For now, Ava will have to rely on QVC to see her former writing partner. At the tail end of the finale, Deborah goes live on QVC to hawk another one of her products. This time, it's a chain that attaches to the back zipper of a dress so that you can zip it up without the help of someone else.

"You might not know what the night has in store for you, but at least you know you're ready for whatever comes," Deborah says to the TV with a wink.

End scene.

Final Thoughts on Season 2

All in all, Season two was about realizing the value in those you surround yourself with. Deborah and Ava have not had the easiest relationship: it's been rocky from the get-go with ups and downs, misunderstandings, and ultimate understandings. But of course, just when something's good, they take it from us—ain't that always the way.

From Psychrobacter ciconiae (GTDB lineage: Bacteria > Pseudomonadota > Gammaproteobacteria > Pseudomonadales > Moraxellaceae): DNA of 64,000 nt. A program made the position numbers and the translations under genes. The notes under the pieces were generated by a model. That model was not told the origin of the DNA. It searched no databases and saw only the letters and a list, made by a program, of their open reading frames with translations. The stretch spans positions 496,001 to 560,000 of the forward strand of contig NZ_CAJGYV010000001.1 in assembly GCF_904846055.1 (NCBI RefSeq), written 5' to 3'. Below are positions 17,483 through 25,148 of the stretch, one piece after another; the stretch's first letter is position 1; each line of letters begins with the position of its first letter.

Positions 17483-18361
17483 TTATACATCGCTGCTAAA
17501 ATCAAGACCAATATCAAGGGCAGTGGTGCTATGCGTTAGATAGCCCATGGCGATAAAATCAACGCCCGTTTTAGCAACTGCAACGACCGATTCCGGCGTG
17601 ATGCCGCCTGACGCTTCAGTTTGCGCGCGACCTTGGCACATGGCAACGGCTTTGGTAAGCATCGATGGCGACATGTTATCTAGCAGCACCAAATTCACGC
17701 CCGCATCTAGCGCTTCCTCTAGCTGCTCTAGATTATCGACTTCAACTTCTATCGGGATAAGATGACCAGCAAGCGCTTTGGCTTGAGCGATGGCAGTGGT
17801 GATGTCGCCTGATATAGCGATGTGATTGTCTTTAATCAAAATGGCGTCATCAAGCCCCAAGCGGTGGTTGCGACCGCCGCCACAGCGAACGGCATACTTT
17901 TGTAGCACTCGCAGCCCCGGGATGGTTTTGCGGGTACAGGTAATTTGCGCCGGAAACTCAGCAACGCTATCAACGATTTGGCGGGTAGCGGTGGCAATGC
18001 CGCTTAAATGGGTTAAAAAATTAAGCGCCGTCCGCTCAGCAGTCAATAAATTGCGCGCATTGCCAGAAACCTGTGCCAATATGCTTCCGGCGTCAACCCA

With a third season still up for consideration, I'd be shocked if HBO decided to pass on another go-around with this crew, though at the same time, it does feel like things are pretty wrapped up between Deborah and Ava. For Deborah, it's riding off into the distance on her newfound success with her tour and comedy special, and for Ava, it's taking on new writing gigs in television and movies.

For my own sanity, this can't end here—it just can't. Deborah's pretty adamant about Ava advancing her own career, but harking back to that final sentence of the series with the line, "but at least you know you're ready for whatever comes," I'd say their paths are bound to cross again. Perhaps Ava will start pursuing stand-up and go on tour with Deborah, or maybe they'll be slammed together unknowingly on some sort of project. Whatever it is, in about one year, I'm going to need it.